DMV photo of Mark Steven Domingo charged in a federal criminal complaint with providing and attempting to provide material support to terrorists
By Dan Whitcomb and Steve Gorman
LOS ANGELES (Reuters) - A U.S. veteran of the war in Afghanistan who prosecutors say plotted to detonate a nail bomb at a Los Angeles-area white nationalist rally, hoping to cause mass casualties, was arrested in an FBI sting operation, federal prosecutors said on Monday.
Mark Domingo, 26, a U.S. Army infantryman who fought in Afghanistan and recently converted to Islam, was taken into custody on Friday after being given what he thought was a live bomb to use in the attack by an FBI informant, law enforcement officials said.
"Often we are asked what keeps us up at night. This is a case that keeps us up at night," Ryan Young, special agent in charge of the FBI's Joint Terrorism Task Force, told a news conference in Los Angeles.
Domingo, who had purchased several hundred long nails to serve as shrapnel in an improvised explosive device, had also suggested attacks on Jews, police officers, churches, a military facility, Southern California freeways and the Santa Monica Pier during internet conversations with the informant, Young said.
He was charged in a federal criminal complaint with providing material support to terrorists and was ordered held without bond during a brief initial appearance in U.S. District Court in Los Angeles on Monday.
“This investigation successfully disrupted a very real threat posed by a trained combat soldier who repeatedly stated he wanted to cause the maximum number of casualties,” U.S. Attorney Nick Hanna said in a statement.
According to the criminal complaint, Domingo met the FBI informant in a private chat room in March, telling him he wanted to carry out an attack against America in retribution for the massacre of 50 people that month at two mosques in Christchurch, New Zealand.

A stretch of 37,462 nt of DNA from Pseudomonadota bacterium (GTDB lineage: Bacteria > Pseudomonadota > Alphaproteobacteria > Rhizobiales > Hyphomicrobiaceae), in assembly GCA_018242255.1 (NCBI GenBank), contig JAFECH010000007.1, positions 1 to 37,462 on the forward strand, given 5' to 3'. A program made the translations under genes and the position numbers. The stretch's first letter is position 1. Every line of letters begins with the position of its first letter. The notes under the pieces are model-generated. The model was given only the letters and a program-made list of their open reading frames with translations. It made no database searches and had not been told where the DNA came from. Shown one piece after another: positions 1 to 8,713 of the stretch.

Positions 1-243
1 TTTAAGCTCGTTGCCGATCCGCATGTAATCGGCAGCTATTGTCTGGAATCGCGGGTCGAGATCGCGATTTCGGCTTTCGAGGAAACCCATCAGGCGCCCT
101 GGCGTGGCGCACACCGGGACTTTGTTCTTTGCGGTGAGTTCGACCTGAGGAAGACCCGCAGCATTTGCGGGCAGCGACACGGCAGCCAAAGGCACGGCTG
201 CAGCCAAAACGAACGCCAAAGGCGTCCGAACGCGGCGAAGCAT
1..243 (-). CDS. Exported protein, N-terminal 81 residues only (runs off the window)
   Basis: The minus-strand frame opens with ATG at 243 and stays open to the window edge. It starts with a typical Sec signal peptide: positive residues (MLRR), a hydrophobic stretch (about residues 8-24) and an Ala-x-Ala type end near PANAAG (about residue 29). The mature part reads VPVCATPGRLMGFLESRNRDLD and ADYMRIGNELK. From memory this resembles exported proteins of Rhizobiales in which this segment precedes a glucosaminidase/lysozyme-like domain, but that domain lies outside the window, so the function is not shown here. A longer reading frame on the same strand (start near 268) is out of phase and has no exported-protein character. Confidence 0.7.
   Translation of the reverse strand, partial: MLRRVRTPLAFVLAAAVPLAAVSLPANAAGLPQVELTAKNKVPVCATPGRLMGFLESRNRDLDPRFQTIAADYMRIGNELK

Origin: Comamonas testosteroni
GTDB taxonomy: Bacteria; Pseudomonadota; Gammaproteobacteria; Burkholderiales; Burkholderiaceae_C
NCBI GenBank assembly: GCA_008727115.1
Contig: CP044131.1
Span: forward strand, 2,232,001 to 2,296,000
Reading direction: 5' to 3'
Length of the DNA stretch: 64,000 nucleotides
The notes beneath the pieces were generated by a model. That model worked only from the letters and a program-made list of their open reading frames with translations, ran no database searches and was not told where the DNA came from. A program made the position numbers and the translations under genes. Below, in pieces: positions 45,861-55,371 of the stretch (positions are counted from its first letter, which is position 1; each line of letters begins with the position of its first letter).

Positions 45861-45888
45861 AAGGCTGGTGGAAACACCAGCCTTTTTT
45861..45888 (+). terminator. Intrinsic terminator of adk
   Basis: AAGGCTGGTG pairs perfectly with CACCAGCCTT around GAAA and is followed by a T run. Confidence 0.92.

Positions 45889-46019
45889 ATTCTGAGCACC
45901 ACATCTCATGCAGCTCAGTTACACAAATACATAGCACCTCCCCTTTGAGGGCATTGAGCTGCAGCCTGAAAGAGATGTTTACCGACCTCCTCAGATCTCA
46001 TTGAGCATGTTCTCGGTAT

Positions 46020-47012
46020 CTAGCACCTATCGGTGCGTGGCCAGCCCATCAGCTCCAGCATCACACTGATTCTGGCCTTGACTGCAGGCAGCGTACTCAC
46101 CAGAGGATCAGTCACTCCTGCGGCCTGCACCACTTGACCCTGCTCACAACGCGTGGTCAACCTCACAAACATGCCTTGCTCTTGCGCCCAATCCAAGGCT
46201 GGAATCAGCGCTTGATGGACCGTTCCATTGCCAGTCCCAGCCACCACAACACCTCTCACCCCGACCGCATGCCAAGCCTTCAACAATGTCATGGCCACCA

During the initial conversations, he suggested that "America needs another Vegas event," an apparent reference to the 2017 mass shooting at a country music concert in Las Vegas where a lone gunman perched in a nearby hotel killed 58 people and wounded hundreds, the complaint alleges.
Domingo, who said he wanted to become a martyr in a "violent jihad," also made reference to the 2013 Boston Marathon bombing, according to the complaint. During one meeting in person, he arrived carrying an AK 47-style assault rifle, telling the informant: "I just wanted to show you that I'm serious."
According to a law enforcement database, Domingo, who an FBI spokeswoman said received a less-than-honorable discharge from the Army, is the registered owner of three semi-automatic rifles.
Prosecutors say Domingo contemplated drive-by shootings and detonating a bomb at the Santa Monica pier before deciding to detonate an improvised explosive device at an April 28, 2019 rally in the Los Angeles suburb of Long Beach that he believed was organized by white nationalists.
Domingo and the FBI informant visited the planned site of the rally to scout the best location to place explosives to cause the greatest casualties, authorities said, agreeing that they would leave the scene separately to throw off suspicion.An FBI spokeswoman confirmed the rally took place as scheduled on Sunday.
The announcement of Domingo's arrest came two days after a gunman opened fire in a San Diego-area synagogue, killing one person and wounding three others. John Earnest, 19, was taken into custody in the shooting.
There was no indication that the two incidents were connected.
(Reporting by Dan Whitcomb and Steve Gorman; editing by Bill Berkrot, Tom Brown and Lisa Shumaker)